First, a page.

Sunday, June 7, 2015

Recent Reads: The Closer by Mariano Rivera

"Man proposes, but God disposes." ~ Thomas a Kempis

I'm currently listening to the audio book Baseball by Ken Burns during my commute. What struck me is how baseball is really a game of stories. Every player has a story, every great moment has a story. How each player became part of the game, his stats, his role on his team, his highs and lows. If stories are gold, Burns has identified one of the great veins and done a rewarding job of unearthing this precious metal.

The Closer is one man's miraculous story about how a 9th grade dropout from  an obscure Panama fishing village became the most feared and most successful closer in the game. It's the story of Mariano Rivera.

In the modern era, baseball has become very specialized. Teams depend on a starting rotation to keep them in the game, but have a bullpen with designated hurlers to come in later. A closer is the term used to describe a team's ace reliever, brought in to get the final outs in a close game. It's a high-pressure position to play because by the time you're brought in there's always something on the line. It takes a special breed of person to consistently perform in this role.

Most of the great teams of our time have had an intimidating closer whose power psyches batters out before he even steps on the mound. Rollie Fingers, Dennis Eckersley, "Goose" Gossage and Trevor Hoffman are just a few of the names on nearly every list of great closers, but one name is at the pinnacle: Mariano Rivera.

Rivera's stats are simply astonishing. His 652 career saves are the most in baseball history. His ERA is the lowest in history for a career reliever. But those are just his regular season stats. In post-season play Rivera's stats are simply jaw-dropping. His ERA in 32 post-season series is a remarkable 0.70. There were streaks in which he never allowed a hit for many, many games in a row and had an ERA of zero.

Any follower of the game from the mid-90's till his retirement in 2013 knows his name, and his face. But my guess is that very few knew how he became the greatest closer of all time, and will be a shoo-in to baseball's Hall of Fame when he first becomes eligible.

Young Mariano Rivera enjoyed playing baseball, played on teams as a teen like many boys. But in his remote Pacific coast village the most likely future for him would be in fishing, as that is what kids did who were sons of fishermen. They took over the family business, the second most dangerous career behind logging.

One of the thing that he liked to do every day was throw a ball against a wall over and over and over. His goal was pinpoint accuracy, and he honed it by consistently hitting this one spot where there was a nail-head that he used as a target. He didn't draw a strike zone on the wall. He just aimed at the nailhead.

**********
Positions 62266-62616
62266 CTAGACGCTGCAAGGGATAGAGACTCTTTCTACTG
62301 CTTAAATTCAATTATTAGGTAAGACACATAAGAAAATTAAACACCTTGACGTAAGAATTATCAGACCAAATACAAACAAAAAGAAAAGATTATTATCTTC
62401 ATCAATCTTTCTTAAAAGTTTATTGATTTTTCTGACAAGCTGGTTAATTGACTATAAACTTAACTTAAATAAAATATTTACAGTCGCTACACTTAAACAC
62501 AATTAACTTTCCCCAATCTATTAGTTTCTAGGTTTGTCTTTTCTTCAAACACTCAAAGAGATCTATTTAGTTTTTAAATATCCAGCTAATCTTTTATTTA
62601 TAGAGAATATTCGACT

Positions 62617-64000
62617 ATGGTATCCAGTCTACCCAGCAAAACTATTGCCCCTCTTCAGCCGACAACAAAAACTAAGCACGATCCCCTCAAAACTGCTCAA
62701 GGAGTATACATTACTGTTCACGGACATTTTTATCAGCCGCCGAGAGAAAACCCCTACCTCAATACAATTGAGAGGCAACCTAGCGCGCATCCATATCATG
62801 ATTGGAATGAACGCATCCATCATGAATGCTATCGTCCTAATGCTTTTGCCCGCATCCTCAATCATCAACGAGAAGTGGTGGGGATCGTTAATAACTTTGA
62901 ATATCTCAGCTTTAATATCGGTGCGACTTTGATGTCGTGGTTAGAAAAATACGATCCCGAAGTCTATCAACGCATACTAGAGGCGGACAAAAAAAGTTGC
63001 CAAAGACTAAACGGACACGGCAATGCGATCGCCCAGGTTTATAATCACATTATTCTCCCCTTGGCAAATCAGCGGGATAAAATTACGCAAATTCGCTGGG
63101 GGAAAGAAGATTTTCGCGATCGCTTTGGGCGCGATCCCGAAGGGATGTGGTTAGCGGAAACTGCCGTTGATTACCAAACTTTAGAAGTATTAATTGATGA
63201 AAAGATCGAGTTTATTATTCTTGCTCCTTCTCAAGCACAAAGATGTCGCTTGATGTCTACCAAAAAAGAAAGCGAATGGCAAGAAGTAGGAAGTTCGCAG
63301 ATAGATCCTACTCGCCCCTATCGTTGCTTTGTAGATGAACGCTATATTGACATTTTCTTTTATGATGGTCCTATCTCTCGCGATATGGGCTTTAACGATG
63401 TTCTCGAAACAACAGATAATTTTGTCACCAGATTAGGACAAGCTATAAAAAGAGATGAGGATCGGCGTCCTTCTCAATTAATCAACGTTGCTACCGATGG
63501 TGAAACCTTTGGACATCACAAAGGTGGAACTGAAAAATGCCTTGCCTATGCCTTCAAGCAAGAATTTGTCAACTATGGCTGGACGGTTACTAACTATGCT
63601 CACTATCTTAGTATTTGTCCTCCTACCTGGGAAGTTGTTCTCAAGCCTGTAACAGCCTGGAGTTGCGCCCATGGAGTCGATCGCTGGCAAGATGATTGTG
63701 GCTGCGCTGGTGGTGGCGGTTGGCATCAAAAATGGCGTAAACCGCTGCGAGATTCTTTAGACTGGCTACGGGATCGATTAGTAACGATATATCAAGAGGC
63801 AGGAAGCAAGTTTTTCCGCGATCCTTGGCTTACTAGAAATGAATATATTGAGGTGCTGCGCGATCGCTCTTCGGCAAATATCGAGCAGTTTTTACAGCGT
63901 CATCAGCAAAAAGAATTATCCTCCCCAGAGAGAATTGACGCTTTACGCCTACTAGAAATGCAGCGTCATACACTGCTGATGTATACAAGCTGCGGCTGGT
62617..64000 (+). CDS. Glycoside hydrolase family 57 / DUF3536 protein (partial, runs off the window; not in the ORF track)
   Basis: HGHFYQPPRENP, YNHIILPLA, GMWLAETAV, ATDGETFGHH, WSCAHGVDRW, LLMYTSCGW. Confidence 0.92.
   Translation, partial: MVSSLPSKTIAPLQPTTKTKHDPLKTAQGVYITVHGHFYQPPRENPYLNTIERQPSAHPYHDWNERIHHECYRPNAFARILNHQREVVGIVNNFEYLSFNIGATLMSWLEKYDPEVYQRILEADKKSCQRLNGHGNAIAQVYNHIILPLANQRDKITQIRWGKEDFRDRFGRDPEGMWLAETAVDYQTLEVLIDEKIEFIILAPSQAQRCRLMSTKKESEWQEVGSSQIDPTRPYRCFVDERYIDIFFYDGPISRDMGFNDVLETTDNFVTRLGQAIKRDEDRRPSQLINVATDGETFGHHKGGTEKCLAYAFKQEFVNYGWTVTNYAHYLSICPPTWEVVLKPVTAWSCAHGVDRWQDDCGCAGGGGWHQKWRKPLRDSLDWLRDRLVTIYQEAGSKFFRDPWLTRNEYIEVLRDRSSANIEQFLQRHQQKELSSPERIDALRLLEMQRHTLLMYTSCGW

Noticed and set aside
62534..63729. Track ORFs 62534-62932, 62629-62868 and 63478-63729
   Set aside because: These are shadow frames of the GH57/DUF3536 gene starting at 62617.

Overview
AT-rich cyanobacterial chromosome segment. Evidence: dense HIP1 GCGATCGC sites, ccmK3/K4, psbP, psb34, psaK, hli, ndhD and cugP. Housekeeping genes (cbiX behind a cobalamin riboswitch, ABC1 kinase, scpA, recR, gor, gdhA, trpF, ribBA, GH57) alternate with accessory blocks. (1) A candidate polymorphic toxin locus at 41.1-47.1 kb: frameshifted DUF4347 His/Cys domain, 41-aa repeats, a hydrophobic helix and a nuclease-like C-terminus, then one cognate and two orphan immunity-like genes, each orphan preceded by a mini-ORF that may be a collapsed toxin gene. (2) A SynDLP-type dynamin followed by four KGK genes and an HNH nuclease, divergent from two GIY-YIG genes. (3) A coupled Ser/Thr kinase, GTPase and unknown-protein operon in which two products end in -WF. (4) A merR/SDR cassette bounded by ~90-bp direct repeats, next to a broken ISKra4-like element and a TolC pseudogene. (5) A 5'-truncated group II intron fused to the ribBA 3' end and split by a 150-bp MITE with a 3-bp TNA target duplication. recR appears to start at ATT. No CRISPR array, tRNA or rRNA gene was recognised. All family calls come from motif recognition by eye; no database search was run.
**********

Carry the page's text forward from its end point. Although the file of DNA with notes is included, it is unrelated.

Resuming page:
His great love was catching fly balls in the outfield, though he also played catcher and infield. He just liked playing baseball.  One day the team he played on had a big game of sorts and their starting pitcher was getting plastered by the opposing team so that before the second inning was over the team was down 9-1. The manager came out and called Rivera in from right field. "I want you to pitch," he said.

Rivera had never pitched in his life, but he knew he had a good arm, and year of hitting that nail on the head also gave him a remarkable control over where the ball went. The other team never scored another run, and his team fought back to win.

It just so happened that there was a scout sitting in the stands that day. This scout them called a man who had connections to the New York Yankees. Rivera was asked, along with a group of other pitchers, to come pitch at a tryout. Afterwards he was offered $2,000 as a signing bonus and told to report to Tampa for spring training.

The book is a story about baseball through the eyes of a simple man from a remote fishing village. It is also a story about a man of faith who sees God's hand in everything. This was an unexpected feature of the book, but is a central part of Rivera's story. The remarkable pitch for which he became famous, the cutter, he claims was a gift from God. Likewise the sizzling speed of his fastball, which when thrown with precision proved nearly unhittable.

The third feature of the story is the simplicity of the storytelling. With the assistance of co-writer Wayne Coffey there is a refreshing innocence in the telling. Despite his fame and the wealth he achieved, he never stopped being a fisherman's son. Throughout the book the author uses fishing metaphors and similes. "The ball failed to clear the left field fence by the width of a fishing hook."

Fans of baseball, especially Yankee fans, will enjoy the book and get many insights about the game. I can't recall ever reading a baseball book from this perspective before. For sports fans who dislike it when football players kneel to say a prayer of thanks after a win, this book may not be for you. Rivera is not ashamed of his faith, and tells it as he sees it.


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